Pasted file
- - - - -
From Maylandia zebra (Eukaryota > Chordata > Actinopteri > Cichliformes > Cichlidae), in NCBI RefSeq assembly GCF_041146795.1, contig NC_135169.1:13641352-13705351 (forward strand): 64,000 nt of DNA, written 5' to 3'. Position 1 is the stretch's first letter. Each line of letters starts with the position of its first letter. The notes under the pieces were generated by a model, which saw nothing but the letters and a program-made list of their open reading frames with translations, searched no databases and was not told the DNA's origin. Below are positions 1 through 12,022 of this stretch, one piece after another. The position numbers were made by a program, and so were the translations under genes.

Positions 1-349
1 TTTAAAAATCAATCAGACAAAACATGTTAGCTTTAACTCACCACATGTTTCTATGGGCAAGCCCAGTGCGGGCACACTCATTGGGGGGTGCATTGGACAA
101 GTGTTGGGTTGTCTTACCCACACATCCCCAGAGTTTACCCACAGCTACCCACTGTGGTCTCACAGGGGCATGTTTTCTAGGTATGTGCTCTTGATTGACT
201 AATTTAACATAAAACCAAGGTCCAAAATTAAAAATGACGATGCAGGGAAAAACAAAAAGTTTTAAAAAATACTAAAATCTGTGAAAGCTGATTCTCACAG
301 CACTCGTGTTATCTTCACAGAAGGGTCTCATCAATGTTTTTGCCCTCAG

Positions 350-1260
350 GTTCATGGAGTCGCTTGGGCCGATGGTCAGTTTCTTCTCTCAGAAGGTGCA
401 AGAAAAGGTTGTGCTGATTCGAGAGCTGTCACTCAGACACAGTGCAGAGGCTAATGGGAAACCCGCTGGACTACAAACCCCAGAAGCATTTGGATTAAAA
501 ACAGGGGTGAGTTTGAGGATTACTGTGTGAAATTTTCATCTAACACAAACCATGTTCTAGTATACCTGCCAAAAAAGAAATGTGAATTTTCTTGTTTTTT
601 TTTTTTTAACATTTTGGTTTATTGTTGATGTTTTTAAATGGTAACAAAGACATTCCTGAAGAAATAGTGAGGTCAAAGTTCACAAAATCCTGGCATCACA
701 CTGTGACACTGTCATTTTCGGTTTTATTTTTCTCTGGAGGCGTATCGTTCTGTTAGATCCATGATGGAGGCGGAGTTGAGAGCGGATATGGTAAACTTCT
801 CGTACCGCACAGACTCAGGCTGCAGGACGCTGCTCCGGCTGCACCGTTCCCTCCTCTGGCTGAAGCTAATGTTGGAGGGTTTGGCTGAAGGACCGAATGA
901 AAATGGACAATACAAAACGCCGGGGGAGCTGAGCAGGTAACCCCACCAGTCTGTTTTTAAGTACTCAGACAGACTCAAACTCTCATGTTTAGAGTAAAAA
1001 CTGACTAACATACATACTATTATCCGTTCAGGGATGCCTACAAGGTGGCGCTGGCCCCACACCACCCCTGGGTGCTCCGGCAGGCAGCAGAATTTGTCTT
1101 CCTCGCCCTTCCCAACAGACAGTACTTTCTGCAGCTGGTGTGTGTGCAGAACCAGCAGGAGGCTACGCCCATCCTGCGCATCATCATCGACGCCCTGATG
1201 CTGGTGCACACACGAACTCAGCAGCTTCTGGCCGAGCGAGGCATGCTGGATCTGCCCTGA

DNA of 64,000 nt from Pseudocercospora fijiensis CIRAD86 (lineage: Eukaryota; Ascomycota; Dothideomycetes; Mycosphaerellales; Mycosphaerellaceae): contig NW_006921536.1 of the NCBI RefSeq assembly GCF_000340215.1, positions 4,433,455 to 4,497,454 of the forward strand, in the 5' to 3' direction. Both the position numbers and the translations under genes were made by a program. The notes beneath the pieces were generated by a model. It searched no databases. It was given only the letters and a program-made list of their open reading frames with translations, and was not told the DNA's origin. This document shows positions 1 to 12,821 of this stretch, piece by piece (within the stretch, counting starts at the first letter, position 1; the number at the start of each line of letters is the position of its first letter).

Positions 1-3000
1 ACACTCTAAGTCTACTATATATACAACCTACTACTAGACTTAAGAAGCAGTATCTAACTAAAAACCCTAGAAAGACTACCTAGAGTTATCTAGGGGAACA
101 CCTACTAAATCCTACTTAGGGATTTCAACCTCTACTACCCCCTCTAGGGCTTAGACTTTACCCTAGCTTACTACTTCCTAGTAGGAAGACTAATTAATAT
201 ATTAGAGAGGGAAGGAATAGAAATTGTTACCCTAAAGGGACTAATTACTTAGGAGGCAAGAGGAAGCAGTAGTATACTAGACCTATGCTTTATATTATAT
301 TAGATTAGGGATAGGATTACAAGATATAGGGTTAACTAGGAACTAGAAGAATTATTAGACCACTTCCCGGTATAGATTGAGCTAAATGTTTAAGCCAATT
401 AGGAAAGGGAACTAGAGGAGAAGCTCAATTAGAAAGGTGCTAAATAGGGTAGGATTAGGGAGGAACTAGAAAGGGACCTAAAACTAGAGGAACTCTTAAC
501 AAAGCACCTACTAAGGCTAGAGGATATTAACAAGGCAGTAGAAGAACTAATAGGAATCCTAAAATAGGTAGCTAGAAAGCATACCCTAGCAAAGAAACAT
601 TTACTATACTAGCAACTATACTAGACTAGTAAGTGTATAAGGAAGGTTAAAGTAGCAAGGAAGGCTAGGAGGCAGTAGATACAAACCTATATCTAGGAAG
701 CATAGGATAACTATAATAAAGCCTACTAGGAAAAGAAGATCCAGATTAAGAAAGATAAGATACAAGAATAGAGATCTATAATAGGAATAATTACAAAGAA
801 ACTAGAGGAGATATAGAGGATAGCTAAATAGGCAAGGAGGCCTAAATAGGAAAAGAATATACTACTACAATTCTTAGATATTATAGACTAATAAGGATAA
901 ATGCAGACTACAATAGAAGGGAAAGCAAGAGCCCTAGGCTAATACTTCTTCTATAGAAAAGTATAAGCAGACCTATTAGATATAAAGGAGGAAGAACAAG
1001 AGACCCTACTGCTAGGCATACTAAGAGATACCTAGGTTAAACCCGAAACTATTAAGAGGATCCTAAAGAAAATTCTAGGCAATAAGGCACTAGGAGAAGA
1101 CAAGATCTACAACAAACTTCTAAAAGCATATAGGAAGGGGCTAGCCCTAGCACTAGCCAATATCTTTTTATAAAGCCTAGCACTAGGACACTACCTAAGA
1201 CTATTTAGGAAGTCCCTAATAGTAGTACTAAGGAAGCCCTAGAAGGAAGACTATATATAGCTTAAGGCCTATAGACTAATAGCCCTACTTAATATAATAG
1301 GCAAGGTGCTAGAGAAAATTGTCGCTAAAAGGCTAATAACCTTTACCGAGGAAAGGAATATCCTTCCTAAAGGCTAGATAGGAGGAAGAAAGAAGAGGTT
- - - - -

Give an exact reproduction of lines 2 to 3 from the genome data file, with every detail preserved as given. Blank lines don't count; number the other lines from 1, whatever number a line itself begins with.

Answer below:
Positions 1-349
1 TTTAAAAATCAATCAGACAAAACATGTTAGCTTTAACTCACCACATGTTTCTATGGGCAAGCCCAGTGCGGGCACACTCATTGGGGGGTGCATTGGACAA